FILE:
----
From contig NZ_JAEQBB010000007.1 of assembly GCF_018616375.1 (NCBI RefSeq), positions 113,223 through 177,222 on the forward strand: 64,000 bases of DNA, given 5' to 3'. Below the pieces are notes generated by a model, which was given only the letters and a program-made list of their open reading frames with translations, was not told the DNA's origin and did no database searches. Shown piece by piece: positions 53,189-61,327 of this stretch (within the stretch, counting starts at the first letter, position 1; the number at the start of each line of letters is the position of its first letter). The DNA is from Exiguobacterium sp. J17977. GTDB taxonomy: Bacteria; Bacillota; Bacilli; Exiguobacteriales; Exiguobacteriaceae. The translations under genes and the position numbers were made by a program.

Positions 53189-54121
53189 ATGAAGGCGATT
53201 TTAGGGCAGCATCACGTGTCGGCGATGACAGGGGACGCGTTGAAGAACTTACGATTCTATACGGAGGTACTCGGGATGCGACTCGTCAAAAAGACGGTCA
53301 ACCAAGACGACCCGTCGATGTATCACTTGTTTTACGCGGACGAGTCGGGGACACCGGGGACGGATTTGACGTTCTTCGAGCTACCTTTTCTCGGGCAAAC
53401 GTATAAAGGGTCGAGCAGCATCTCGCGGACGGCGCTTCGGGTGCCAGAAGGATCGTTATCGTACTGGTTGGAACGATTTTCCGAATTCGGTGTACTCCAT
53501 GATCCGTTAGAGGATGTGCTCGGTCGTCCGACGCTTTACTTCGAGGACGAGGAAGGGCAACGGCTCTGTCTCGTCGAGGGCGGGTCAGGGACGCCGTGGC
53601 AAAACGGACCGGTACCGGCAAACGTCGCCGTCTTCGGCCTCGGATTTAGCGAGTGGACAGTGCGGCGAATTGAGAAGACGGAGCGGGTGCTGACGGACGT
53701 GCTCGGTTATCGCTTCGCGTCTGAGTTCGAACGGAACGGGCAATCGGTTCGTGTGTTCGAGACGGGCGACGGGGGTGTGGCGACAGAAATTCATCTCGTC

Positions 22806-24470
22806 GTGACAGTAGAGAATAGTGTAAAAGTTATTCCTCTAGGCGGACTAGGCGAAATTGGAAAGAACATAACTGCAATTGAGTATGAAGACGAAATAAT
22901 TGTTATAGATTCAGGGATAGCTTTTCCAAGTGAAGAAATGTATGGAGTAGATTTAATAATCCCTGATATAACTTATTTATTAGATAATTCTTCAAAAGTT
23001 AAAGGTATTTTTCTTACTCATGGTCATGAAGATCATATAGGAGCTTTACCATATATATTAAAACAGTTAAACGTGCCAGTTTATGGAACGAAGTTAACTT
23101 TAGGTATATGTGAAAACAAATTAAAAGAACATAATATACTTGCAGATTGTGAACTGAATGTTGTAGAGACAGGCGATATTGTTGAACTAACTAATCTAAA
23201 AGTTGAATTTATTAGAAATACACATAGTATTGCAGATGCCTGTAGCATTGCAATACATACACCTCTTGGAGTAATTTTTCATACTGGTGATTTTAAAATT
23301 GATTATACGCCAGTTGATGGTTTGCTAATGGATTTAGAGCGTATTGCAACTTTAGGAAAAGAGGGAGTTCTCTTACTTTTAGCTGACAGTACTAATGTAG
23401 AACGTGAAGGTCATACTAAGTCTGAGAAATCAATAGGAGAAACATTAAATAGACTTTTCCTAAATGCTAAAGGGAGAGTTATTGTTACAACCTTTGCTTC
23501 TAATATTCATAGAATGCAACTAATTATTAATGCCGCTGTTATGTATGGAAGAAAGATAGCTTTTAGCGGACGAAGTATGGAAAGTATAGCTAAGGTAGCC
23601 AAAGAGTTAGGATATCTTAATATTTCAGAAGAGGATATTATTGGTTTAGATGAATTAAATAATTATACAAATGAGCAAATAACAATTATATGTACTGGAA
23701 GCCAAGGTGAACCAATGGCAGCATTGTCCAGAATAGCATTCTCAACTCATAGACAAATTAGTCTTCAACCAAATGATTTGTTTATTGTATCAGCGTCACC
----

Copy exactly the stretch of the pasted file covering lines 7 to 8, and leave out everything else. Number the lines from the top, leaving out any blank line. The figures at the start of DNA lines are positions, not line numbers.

53501 GATCCGTTAGAGGATGTGCTCGGTCGTCCGACGCTTTACTTCGAGGACGAGGAAGGGCAACGGCTCTGTCTCGTCGAGGGCGGGTCAGGGACGCCGTGGC
53601 AAAACGGACCGGTACCGGCAAACGTCGCCGTCTTCGGCCTCGGATTTAGCGAGTGGACAGTGCGGCGAATTGAGAAGACGGAGCGGGTGCTGACGGACGT